Introduction to Externalities

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When making the claim that free, unregulated markets maximize the amount of value created for a society, economists either implicitly or explicitly assume that the actions an choices of producers and consumers in a market don't have any spillover effects onto third parties who are not directly involved in the market as a producer or a consumer. When this assumption is taken away, it no longer has to be the case that unregulated markets are value-maximizing, so it's important to understand these spillover effects and their impacts on economic value.

Economists call effects on those not involved in a market externalities, and externalities vary along two dimensions. First, externalities can be either negative or positive. Not surprisingly, negative externalities impose spillover costs on otherwise uninvolved parties, and positive externalities confer spillover benefits on otherwise uninvolved parties. (When analyzing externalities, it's helpful to keep in mind that costs are just negative benefits and benefits are just negative costs.) Second, externalities can be either on production or consumption. In the case of an externality on production, the spillover effects occur when a product is physically produced. In the case of an externality on consumption, the spillover effects occur when a product is consumed. Combining these two dimensions gives four possibilities:

Negative Externalities on Production

Negative externalities on production occur when producing an item imposes a cost on those not directly involved in producing or consuming the item.

For example, factory pollution is the quintessential negative externality on production, since the costs of pollution are felt by everyone and not just those who are producing and consuming the products that are causing the pollution.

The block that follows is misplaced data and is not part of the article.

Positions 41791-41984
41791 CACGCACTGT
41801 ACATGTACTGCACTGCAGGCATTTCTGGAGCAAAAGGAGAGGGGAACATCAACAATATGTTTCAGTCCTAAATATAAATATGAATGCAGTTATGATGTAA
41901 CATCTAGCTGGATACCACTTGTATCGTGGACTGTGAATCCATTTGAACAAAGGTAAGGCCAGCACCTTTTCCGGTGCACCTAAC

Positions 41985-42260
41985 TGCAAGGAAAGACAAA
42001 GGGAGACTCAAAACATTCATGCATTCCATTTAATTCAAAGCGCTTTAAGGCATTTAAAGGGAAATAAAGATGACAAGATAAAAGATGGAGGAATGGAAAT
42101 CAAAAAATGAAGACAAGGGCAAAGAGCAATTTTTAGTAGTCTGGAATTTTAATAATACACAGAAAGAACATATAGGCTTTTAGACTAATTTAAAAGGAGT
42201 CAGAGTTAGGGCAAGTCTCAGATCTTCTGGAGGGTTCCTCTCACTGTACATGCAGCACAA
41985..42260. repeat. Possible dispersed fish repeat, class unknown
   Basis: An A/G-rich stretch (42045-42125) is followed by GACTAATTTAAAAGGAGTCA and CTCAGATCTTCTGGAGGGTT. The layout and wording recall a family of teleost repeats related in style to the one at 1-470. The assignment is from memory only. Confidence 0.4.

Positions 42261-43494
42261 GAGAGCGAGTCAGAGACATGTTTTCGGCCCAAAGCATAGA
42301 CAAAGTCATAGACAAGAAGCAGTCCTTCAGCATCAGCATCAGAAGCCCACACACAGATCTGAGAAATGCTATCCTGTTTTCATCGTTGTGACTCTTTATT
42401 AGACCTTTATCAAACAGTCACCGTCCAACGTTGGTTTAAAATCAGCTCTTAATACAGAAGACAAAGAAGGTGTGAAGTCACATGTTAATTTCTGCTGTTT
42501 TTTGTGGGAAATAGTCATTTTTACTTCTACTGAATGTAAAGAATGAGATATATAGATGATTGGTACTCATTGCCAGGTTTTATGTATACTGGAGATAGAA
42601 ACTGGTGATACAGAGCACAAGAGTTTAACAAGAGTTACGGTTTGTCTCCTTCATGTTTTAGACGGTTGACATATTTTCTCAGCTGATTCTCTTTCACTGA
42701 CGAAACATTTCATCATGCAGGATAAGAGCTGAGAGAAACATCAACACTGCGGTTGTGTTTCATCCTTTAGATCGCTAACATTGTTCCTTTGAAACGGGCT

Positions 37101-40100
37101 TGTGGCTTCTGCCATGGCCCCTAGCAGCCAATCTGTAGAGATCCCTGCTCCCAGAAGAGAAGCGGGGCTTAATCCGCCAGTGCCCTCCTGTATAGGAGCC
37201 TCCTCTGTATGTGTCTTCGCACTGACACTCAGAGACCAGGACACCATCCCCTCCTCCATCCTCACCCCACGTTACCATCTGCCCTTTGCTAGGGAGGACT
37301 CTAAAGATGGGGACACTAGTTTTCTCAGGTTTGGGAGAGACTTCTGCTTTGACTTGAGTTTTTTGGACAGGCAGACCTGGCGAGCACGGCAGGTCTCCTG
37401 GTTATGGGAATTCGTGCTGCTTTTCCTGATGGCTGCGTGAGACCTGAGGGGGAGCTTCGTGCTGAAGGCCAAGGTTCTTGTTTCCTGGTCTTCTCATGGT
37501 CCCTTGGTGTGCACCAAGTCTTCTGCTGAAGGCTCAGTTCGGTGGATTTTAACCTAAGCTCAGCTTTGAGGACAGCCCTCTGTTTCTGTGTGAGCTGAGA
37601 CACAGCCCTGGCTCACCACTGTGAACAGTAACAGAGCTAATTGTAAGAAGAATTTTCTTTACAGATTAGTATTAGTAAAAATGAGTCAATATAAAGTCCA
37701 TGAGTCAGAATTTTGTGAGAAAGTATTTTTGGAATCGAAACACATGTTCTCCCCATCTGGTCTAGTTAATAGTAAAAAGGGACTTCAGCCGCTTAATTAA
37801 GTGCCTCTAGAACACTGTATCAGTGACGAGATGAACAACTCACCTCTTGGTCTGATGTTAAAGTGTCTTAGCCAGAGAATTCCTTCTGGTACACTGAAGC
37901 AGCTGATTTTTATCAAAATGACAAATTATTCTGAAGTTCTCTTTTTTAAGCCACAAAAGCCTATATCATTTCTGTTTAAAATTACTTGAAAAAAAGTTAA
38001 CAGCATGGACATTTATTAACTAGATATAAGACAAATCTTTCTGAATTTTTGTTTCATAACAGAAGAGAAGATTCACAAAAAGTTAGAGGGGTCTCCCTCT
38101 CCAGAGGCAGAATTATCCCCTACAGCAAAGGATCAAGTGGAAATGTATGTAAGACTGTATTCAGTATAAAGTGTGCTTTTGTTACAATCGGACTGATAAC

Positive Externalities on Production

Positive externalities on production occur when producing an item confers a benefit on those not directly involved in producing or consuming the item.
For example, there is a positive externality on production in the market for fresh-baked cookies, since the (presumably pleasant) smell of baking cookies can often be experienced by people not involved in the baking or the eating of the cookies.

Negative Externalities on Consumption

Negative externalities on consumption occur when consuming an item actually imposes a cost on others. For example, the market for cigarettes has a negative externality on consumption because consuming cigarettes imposes a cost on others not involved in the market for cigarettes in the form of second-hand smoke.

Positive Externalities on Consumption

Positive externalities on consumption occur when there is a benefit to society of consuming an item above an beyond the direct benefit to the consumer of the item. For example, a positive externality on consumption exists in the market for deodorant, since wearing deodorant (and therefore not smelling bad) confers benefits on others who are perhaps not themselves consumers of deodorant.

Because the presence of externalities makes unregulated markets inefficient, externalities can be viewed as a type of market failure. This market failure, at a fundamental level, arises because of a violation of the notion of well-defined property rights, which is in fact a requirement for free markets to function efficiently.

This violation of property rights occurs because there are is no clear ownership of air, water, open spaces, and so on, even though society is affected by what happens to such entities.

When negative externalities are present, taxes can actually make markets more efficient for society. When positive externalities are present, subsidies can make markets more efficient for society. These finds are in contrast with the conclusion that taxing or subsidizing well-functioning markets (where no externalities are present) reduces economic welfare.